here you will do well to linger; here our highest good is pleasure”

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July 10, 2020

Nine days was a long time in the 16th century and in the case of one teenager it was enough time to ascend to the throne and brew sufficient discontent to get banged up and beheaded.

On this day in 1553, Lady Jane Grey woke up to find she was Queen of England; a sovereignty that would swiftly be overturned by her bloodthirsty cousin Mary Tudor, who would soon earn the nickname ‘Bloody Mary’.
IMG_8461_20-07-10_Broken_Clock_Lingering_Vodka_Lady_Grey.jpg In honour of Jane’s reign – the shortest in British Royal history – we will begin fermenting our own special hot sauce today ready to unbottle it in nine days time for a particularly fiery brunch cocktail.

Our recipe uses fresh chilli peppers, a delicacy which would have only just been arriving from the Americas and appearing on the most noble of dinner tables along with other exotic flavours and spices.

Fermenting food and drinks would of course have been an ideal way to preserve them for long journeys at sea or to keep in a Tudor pantry.

This recipe is a delicious and complex alternative to Tabasco and Worcestershire Sauce in your Bloody Mary.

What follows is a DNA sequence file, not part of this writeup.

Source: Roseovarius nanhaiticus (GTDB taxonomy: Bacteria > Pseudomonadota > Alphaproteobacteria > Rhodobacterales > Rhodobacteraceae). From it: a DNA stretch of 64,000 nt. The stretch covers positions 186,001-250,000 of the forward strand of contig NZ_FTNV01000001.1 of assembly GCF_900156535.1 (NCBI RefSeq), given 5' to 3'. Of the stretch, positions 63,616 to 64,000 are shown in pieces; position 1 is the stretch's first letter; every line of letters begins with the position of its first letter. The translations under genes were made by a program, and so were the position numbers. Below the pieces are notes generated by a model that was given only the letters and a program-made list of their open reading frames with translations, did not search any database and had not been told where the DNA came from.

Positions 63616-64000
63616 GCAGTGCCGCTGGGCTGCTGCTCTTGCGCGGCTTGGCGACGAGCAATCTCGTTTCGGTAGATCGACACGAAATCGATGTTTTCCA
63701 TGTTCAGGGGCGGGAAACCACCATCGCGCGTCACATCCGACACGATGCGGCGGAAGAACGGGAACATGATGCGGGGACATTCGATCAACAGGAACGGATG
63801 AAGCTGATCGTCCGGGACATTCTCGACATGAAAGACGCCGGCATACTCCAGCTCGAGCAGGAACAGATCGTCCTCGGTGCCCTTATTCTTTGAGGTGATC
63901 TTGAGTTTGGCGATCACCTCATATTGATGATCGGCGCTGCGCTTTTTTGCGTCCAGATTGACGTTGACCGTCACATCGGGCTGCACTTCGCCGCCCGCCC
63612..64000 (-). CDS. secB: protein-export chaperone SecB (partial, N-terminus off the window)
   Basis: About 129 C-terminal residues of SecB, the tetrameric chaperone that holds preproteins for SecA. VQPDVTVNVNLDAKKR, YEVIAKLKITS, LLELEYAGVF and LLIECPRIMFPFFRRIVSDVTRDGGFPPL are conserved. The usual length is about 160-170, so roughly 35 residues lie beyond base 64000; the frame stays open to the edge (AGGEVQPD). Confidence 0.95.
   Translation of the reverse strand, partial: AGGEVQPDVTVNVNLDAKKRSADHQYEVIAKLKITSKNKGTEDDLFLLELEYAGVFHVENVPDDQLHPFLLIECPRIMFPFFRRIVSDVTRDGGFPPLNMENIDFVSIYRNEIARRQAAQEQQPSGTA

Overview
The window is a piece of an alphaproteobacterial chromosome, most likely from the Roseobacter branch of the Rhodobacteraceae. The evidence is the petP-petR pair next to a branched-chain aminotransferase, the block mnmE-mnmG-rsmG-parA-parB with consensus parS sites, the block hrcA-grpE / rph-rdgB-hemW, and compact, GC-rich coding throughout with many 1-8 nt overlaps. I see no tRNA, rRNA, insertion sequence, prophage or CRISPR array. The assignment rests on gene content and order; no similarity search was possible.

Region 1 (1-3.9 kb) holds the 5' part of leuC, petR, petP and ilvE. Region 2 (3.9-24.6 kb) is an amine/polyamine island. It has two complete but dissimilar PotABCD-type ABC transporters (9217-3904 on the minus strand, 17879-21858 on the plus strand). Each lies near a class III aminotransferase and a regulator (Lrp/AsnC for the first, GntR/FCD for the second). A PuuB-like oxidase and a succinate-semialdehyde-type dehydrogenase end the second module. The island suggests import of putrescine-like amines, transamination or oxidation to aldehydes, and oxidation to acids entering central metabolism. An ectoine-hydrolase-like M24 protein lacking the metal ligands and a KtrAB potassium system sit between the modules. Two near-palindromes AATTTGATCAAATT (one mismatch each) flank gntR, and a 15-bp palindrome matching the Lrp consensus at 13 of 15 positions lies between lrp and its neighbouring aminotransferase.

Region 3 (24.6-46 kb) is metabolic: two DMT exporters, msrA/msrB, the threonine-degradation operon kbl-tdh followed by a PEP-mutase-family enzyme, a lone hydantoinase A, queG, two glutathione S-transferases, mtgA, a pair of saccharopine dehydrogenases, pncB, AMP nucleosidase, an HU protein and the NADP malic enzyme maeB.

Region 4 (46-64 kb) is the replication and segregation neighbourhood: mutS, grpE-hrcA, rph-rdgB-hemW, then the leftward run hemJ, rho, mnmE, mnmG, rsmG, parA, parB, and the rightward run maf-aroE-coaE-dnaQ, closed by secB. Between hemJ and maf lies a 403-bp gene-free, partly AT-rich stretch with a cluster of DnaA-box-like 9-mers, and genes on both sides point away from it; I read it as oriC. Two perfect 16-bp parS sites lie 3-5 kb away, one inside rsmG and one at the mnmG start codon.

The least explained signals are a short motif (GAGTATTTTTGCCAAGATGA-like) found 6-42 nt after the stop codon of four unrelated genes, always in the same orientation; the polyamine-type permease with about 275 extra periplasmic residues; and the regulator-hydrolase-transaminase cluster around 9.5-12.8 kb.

300 g Sliced Fresh Chilli Peppers
500 ml Still Spring Water
20 g Sea Salt
4 Black Garlic Cloves
1 tsp Miso Paste
1 tsp Mustard Seeds
1 tsp Black Peppercorns
90 ml Cider Vinegar


Start by cleaning the vessel that you will be fermenting in. A Kilner-style jar works well or even better re-purpose a used Broken Clock bottle.

Slice the chillies and add to the vessel. For extra fieriness we are using three quarters Serrano peppers to one quarter Scotch Bonnets. Now add the mustard seeds and peppercorns too.

To make up a brine mix, dissolve the sea salt and miso paste into the water. Spring water is better than tap water for the fermentation.

Now top up the vessel so that the chillies are covered by the brine. Seal the vessel up and leave to ferment at room temperature, occasionally ‘burping’ your vessel by opening the lid for a few seconds to release the gas.

After nine days, drain off and retain the brine. Then add the peppers to a food processor with 90 ml of the brine plus the cider vinegar and pulse until smooth.

Quickly simmer the paste on a hob to stop the fermentation, cool and bottle up your sauce.